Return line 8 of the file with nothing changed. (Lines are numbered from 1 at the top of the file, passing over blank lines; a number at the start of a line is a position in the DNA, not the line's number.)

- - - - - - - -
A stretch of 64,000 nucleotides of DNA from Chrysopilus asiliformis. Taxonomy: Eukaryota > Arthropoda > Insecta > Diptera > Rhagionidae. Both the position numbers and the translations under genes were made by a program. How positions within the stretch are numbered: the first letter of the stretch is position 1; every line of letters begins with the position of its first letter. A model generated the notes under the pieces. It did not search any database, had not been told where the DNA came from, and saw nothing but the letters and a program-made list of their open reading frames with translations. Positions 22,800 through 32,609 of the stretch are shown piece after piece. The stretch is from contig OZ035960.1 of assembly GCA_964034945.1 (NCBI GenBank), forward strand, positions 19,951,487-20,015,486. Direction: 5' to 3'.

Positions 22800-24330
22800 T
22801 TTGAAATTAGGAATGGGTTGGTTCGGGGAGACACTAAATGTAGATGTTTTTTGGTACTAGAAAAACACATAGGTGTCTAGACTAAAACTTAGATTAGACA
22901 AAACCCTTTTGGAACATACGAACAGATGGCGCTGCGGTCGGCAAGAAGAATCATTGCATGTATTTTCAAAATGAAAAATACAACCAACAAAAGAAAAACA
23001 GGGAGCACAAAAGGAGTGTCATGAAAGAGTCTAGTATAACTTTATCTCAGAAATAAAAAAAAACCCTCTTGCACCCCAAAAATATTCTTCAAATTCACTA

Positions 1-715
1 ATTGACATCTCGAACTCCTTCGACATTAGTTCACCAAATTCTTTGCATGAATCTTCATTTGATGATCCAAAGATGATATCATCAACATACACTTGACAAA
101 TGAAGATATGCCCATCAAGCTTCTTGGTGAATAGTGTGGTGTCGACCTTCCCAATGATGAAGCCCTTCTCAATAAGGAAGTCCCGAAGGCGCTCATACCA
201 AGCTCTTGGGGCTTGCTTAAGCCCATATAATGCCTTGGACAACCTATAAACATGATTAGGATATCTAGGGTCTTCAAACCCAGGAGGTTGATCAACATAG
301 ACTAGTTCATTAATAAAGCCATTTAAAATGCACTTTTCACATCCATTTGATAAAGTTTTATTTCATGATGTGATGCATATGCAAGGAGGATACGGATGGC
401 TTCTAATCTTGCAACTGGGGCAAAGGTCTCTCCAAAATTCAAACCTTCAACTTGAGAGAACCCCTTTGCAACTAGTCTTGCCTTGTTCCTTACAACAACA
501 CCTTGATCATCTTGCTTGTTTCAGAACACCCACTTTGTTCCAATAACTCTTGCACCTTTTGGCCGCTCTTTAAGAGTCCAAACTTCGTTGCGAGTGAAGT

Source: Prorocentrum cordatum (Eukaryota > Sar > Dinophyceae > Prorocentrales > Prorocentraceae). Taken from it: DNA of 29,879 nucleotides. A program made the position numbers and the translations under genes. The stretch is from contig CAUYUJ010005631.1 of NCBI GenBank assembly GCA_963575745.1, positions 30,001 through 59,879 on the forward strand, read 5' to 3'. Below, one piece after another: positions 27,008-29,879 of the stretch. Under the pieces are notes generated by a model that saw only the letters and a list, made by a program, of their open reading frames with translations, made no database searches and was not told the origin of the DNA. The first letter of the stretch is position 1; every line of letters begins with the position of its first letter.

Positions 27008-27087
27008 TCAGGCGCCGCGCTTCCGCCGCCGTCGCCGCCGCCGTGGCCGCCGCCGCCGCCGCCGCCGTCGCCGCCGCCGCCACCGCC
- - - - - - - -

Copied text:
1 ATTGACATCTCGAACTCCTTCGACATTAGTTCACCAAATTCTTTGCATGAATCTTCATTTGATGATCCAAAGATGATATCATCAACATACACTTGACAAA